Andy of KonecnyConsulting.ca in Toronto
    Please use the "Like" and/or "Verified Answers" as appropriate as that helps us all.

  • Good day, 

    Okay I was able to get the nmap installed and yes it's a very helpful tool. I do see the ports that are opened currently on the SMT server, and I also saw this documentation link, https://firewalld.org/documentation/zone/predefined-zones.html so it looks like the first step is to change the NIC card from Public to Internal so that I can set up those networks that I want to connect too, is that correct? Allowing (or Trusting) the access that I want to allow. 

    -DS

  • You don't strictly need to change that zone, as they are structurally the same, just the differing names labelling them.  It just helps in anyone (including future you) to have an idea of what is set.    You look well on your way with what you've articulated.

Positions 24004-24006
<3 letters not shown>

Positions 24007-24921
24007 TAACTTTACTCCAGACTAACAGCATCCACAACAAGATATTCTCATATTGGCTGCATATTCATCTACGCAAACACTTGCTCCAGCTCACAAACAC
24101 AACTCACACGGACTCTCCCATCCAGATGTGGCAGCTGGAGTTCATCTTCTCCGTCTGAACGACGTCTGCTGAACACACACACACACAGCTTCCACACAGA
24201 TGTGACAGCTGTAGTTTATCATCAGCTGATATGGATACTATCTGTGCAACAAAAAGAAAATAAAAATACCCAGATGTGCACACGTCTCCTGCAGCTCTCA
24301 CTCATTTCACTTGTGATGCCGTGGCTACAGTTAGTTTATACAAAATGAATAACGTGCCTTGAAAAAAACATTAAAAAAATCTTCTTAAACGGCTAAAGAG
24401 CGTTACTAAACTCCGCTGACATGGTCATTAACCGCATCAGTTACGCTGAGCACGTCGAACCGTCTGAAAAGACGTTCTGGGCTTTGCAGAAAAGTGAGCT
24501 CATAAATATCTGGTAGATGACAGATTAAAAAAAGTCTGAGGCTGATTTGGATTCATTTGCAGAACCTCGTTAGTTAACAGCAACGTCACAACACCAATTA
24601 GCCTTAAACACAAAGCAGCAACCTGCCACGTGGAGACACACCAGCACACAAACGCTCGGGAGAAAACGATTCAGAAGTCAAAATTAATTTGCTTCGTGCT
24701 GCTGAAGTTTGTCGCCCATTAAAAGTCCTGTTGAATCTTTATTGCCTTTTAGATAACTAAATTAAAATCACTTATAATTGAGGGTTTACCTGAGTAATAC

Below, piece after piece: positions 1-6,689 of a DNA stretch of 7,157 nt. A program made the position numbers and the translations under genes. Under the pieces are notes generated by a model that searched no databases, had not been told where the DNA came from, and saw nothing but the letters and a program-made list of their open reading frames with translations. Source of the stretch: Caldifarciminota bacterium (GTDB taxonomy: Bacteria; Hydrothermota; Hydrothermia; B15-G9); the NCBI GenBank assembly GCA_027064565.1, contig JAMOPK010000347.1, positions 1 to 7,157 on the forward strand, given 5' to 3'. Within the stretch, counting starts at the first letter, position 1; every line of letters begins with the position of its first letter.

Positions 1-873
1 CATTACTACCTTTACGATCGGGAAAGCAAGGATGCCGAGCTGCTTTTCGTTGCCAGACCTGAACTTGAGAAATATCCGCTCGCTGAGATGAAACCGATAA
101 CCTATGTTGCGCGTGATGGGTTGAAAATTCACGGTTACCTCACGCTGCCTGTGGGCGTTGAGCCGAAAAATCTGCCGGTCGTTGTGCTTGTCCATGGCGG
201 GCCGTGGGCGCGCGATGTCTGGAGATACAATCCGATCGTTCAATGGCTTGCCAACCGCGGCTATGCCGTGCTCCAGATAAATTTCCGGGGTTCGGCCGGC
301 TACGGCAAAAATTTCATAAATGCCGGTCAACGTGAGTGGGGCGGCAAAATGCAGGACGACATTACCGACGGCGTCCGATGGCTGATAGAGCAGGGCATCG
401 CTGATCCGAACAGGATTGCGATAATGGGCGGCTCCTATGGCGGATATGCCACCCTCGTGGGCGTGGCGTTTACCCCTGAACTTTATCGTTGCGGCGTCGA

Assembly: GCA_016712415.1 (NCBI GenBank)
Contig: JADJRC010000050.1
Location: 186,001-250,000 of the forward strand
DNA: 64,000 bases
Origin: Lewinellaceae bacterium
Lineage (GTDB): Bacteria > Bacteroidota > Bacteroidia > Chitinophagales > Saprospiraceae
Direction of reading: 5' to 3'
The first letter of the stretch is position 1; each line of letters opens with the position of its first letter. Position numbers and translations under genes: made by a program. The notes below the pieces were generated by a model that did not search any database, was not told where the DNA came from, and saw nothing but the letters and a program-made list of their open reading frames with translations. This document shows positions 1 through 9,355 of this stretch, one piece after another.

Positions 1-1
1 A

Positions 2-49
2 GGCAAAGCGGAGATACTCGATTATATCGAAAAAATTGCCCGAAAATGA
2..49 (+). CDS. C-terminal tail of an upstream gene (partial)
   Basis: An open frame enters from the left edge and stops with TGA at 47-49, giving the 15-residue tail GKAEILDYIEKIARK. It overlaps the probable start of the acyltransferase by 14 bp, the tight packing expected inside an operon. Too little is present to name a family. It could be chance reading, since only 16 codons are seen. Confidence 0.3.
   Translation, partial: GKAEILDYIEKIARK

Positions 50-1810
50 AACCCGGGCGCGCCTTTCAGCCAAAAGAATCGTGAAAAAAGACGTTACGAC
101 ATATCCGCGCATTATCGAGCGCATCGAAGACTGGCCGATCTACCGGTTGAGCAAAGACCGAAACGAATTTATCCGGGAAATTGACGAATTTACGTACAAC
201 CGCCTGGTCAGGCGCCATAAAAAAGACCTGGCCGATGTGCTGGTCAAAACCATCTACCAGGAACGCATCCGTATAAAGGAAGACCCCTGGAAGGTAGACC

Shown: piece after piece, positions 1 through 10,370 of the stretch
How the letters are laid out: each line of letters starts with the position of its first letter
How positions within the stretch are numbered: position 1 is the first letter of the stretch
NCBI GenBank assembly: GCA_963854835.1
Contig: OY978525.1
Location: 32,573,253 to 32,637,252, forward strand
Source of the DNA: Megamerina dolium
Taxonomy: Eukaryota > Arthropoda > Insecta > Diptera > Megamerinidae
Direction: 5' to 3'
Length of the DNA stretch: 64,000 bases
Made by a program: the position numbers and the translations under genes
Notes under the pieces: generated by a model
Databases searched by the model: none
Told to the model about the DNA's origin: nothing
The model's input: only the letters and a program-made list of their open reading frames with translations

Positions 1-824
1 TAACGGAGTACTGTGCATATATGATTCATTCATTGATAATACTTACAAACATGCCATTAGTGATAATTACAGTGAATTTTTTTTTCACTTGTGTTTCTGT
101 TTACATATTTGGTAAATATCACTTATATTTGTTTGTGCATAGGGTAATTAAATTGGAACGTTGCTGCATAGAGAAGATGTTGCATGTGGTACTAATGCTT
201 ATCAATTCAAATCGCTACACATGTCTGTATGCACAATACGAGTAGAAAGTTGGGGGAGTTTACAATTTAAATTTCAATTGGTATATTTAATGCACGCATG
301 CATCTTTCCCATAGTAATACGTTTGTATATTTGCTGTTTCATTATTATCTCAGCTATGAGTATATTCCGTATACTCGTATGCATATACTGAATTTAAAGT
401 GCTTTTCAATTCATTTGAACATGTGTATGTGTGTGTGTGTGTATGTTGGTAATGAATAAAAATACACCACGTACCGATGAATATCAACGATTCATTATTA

Some people spend their entire careers at this level, so just try to keep it simple as you go.

    The many scripts for nmap can be a rabbit hole of interesting explorations, just so you've been warned  ;)

    ________________________

    Andy of KonecnyConsulting.ca in Toronto
    Please use the "Like" and/or "Verified Answers" as appropriate as that helps us all.

Reply
  • You don't strictly need to change that zone, as they are structurally the same, just the differing names labelling them.  It just helps in anyone (including future you) to have an idea of what is set.    You look well on your way with what you've articulated.  

    Some people spend their entire careers at this level, so just try to keep it simple as you go.

    The many scripts for nmap can be a rabbit hole of interesting explorations, just so you've been warned  ;)

    ________________________

    Andy of KonecnyConsulting.ca in Toronto
    Please use the "Like" and/or "Verified Answers" as appropriate as that helps us all.